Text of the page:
“Stocking up on good quality vitamins and napping where possible – easier said than done with a new baby, though – can, at the margin, help a new parent survive those early months whilst trying to look after their new arrival too,” suggests Skudder.

3. Your relationship can feel different

Perhaps one of the biggest strains on a new parent’s life will be the impact of sleep deprivation on their marriage or relationship, says Skudder, who adds that many of her clients report struggles with trying to manage tiredness, as well as their relationships.

When a baby or young child isn’t sleeping well, parents will often try everything they can to get enough sleep – this could mean going to bed really early, or sleeping in separate rooms. These are practical solutions. But on an emotional level, it can leave you feeling like you’re drifting apart.

“It is not unusual for there to be challenges in how each parent wants to approach sleep too – with mum perhaps wanting to co-sleep, and dad perhaps wanting to get baby sleeping on their own,” adds Skudder.

4. Your sex life takes a holiday

Unsurprisingly, as your relationship takes a hit, so too does your sex life. If you’ve wondered where your libido has disappeared off to since becoming a parent, you’re not alone – and you can probably thank sleep deprivation for that one too.

Studies have found lack of sleep can impact men and women’s sex drive. One in particular found low sleep quality was associated with arousal problems and difficulty achieving orgasm in women, while in men, it was linked to erectile difficulties. And that’s not even factoring all the extra stresses of being a parent that can add up and impact physical and emotional intimacy.

5. You’re more likely to make mistakes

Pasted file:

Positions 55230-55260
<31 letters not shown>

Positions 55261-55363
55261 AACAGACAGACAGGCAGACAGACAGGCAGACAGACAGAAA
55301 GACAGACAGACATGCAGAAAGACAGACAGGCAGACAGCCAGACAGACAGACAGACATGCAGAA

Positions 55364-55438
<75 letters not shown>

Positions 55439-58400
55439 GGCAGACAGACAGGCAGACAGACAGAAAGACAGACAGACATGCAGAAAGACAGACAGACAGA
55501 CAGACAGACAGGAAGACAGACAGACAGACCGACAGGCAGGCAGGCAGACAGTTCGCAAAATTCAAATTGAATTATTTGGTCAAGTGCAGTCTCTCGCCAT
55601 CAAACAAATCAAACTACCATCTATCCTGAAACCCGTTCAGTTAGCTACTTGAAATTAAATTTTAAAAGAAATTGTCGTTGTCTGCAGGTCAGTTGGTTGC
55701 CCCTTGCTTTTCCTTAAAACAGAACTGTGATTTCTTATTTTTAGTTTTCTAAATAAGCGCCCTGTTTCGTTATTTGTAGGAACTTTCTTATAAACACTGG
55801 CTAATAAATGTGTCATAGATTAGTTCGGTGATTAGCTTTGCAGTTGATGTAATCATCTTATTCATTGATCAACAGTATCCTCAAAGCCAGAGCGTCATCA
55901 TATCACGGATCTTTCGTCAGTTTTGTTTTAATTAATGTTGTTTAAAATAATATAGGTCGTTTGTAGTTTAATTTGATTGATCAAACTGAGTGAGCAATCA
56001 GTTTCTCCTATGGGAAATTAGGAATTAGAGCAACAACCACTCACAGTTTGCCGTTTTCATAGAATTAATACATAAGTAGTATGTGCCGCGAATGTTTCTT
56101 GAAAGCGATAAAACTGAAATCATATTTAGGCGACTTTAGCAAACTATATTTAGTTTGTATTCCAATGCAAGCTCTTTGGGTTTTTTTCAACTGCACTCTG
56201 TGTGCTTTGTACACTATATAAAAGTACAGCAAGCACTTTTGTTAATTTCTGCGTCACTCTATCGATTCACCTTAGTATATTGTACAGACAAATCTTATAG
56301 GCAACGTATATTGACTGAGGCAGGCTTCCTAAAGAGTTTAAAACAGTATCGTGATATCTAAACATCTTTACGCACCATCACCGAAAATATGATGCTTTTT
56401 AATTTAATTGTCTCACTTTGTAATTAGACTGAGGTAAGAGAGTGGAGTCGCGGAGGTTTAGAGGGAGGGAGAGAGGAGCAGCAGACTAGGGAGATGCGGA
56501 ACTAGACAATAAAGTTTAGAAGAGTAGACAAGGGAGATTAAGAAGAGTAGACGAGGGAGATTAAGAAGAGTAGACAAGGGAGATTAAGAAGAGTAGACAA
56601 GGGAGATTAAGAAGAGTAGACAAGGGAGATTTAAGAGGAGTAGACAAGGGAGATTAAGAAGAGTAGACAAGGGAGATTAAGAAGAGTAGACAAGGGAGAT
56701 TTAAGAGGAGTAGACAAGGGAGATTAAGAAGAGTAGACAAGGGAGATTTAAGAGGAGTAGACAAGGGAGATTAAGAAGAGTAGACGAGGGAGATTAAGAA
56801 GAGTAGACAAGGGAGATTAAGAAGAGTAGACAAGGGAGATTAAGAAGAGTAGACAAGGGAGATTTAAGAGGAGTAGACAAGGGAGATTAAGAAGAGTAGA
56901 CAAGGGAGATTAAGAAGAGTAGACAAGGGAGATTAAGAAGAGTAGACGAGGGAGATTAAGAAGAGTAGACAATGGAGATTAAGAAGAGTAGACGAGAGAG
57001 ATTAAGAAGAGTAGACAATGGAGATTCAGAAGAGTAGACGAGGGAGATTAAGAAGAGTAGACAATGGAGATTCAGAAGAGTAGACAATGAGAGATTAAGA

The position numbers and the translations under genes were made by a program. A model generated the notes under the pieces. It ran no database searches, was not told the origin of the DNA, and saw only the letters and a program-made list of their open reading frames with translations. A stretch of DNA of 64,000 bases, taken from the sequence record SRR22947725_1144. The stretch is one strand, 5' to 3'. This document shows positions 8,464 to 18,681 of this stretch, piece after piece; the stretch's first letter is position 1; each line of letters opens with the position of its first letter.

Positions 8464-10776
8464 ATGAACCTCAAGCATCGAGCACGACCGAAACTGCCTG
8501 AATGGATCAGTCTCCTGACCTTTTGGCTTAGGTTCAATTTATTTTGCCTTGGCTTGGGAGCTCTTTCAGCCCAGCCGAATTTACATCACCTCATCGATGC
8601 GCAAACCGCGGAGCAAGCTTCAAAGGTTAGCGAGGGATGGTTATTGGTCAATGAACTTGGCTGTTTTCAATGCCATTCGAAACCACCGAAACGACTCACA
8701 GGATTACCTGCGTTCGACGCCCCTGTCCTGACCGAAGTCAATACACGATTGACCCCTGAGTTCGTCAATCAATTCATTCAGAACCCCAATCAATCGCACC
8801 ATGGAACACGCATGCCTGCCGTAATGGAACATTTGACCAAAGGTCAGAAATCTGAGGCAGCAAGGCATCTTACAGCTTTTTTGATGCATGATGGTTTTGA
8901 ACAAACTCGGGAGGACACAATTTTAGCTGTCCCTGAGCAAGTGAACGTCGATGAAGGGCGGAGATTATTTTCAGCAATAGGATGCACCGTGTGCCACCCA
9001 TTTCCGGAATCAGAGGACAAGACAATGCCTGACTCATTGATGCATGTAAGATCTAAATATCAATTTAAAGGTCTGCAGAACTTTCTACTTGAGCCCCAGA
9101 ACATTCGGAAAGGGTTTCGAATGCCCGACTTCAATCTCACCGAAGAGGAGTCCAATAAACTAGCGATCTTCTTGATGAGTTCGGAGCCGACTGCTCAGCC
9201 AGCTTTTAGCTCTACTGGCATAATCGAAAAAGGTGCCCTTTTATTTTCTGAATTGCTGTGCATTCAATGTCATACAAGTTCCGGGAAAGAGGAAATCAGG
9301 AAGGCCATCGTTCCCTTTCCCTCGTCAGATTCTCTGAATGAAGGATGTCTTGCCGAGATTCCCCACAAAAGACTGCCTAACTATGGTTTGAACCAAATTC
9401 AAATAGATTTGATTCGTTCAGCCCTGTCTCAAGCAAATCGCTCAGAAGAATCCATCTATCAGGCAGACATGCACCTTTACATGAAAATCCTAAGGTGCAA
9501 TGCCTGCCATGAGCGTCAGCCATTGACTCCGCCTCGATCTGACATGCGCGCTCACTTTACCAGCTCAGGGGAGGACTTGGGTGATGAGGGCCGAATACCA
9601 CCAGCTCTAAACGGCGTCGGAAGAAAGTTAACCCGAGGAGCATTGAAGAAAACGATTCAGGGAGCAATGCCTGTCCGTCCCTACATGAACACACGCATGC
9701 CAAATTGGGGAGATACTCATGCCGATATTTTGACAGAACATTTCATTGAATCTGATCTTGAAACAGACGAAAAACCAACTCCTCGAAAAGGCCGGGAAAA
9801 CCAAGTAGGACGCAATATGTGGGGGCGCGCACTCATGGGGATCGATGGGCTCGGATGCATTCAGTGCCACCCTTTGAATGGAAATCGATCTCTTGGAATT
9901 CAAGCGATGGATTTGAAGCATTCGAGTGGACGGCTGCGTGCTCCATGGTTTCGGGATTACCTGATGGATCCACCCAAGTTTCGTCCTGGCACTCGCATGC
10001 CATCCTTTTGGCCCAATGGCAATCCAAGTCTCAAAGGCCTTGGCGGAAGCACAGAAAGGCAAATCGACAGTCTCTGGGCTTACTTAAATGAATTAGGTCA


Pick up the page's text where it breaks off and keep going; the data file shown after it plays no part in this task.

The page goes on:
Perhaps unsurprisingly a tired brain does not make for a totally efficient you. Sleep deprivation can leave you struggling to concentrate, perform basic tasks or even remember things correctly.

It can also lead to you making mistakes. One rather extreme study in the journal Sleep suggested people who sleep fewer than seven hours have higher odds of being in a car accident – and the risk is highest for those who sleep fewer than four hours a night.

If you’re feeling less than brilliant about your productivity and creativity levels at work, you can thank your lack of sleep for that too. Skudder says lots of parents she works with are “genuinely worried about their jobs or career and how they can juggle both parenthood and working full time”.

6. Other sleep issues can crop up

What is perhaps the cruelest joke of them all is that when you’re low on sleep and you do manage to fall asleep, your moment of peace can be disrupted by other sleep-related issues that crop up as a result of being so over-tired.

For example, night terrors. You might wake up thrashing about, sit bolt upright or show other signs of being scared or agitated. While your partner might think you’re awake because of all that activity, it’s likely you won’t respond to them or even remember what happened when you wake up the next day.